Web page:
For Tomorrow They Will Not Recognize Us: The American Reception of Soviet Leftist Art



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In this thesis, I take a historiographic approach to the reception of Soviet leftist art of the early 20th century in the United States. I explore the ways that Soviet movements like Suprematism and Constructivism were appropriated as a vehicle for political meaning by American institutions and the means by which those Soviet artists, artworks, and legacies were framed. The decades covered by my thesis were characterized by global warfare and high-stakes diplomacy, beginning with the immediate aftermath of the Russian Revolution in 1917 through the Second World War, into the Cold War and the Vietnam War. The thesis is divided into three sections roughly aligning with these time periods and each anchored by an exhibition that typifies the feelings and scholarship on the Soviet leftist art in the United States. The exhibitions I examine are Cubism and Abstract Art (1936), Naum Gabo and Antoine Pevsner (1948), and Primary Structures (1966).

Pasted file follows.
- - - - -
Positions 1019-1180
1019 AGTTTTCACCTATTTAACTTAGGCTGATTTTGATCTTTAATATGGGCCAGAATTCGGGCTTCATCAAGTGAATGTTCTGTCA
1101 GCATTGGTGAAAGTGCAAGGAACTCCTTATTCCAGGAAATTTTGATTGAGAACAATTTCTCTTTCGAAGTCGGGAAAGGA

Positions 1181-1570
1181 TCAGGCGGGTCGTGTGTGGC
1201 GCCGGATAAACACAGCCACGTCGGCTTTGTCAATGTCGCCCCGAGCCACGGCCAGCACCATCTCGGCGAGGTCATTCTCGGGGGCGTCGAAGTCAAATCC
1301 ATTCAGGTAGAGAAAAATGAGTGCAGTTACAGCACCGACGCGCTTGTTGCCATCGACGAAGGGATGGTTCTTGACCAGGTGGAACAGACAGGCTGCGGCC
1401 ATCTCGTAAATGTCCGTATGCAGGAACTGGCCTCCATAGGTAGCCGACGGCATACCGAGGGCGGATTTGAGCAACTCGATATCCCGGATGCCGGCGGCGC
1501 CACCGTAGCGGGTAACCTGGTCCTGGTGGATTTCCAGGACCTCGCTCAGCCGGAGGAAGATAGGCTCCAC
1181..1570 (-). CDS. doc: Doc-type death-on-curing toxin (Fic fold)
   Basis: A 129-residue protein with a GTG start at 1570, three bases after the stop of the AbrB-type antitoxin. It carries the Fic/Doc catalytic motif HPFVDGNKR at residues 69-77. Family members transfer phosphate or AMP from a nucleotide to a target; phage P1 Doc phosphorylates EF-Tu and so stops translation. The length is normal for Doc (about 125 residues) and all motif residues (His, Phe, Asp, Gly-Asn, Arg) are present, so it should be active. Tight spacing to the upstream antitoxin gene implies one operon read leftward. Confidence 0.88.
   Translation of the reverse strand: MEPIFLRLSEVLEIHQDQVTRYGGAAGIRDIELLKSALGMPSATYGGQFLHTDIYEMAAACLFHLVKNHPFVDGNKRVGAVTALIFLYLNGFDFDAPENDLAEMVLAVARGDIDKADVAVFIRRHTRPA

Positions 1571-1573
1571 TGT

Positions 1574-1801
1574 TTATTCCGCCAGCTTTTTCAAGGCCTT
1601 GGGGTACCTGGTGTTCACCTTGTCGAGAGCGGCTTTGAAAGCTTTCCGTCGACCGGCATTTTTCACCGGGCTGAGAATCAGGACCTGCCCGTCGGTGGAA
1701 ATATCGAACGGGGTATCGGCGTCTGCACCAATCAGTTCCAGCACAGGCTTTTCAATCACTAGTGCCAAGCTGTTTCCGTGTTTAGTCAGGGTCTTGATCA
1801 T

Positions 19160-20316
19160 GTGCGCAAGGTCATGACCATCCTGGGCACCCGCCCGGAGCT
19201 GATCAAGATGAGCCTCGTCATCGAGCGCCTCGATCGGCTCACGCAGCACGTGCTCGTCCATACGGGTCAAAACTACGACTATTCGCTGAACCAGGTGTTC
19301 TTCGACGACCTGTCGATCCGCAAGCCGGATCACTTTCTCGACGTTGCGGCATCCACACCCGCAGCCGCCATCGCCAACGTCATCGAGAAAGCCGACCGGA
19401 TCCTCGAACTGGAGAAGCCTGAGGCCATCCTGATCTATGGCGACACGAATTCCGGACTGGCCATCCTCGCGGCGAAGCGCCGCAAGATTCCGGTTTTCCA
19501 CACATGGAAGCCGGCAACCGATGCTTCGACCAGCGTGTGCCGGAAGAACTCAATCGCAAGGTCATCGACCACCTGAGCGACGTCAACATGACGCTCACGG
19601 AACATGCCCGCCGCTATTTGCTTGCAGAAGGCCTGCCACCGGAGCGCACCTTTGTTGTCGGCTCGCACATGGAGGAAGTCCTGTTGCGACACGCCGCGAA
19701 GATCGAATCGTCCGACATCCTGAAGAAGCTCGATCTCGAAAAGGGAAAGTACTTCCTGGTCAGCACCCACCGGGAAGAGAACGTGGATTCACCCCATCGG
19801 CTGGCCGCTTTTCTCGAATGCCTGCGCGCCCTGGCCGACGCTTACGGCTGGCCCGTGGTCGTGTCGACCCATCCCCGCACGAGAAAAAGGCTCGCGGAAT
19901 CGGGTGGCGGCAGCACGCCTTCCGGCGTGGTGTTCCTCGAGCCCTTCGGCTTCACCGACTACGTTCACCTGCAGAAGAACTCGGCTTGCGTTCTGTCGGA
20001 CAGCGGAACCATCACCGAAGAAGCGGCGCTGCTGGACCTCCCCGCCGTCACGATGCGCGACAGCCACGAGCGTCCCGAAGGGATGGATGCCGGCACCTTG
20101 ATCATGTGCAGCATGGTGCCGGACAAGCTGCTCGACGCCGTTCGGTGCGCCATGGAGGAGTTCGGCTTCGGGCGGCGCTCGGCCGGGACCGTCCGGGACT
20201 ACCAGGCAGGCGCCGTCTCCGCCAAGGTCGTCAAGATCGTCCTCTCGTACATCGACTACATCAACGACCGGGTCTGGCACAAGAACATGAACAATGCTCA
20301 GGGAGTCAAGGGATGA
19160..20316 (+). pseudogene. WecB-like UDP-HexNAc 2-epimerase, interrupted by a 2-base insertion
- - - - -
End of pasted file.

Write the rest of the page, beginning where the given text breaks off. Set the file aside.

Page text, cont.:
Soviet, Leftist, Reception, Russian, Avant-garde, Cold War, Museum of Modern Art, MoMA, Barr, Greenberg, Naum Gabo, Malevich, Tatlin, Cubism and Abstract Art, Primary Structures, Barbara Rose, Carl Andre, Robert Morris, Camilla Gray, Constructivism, Suprematism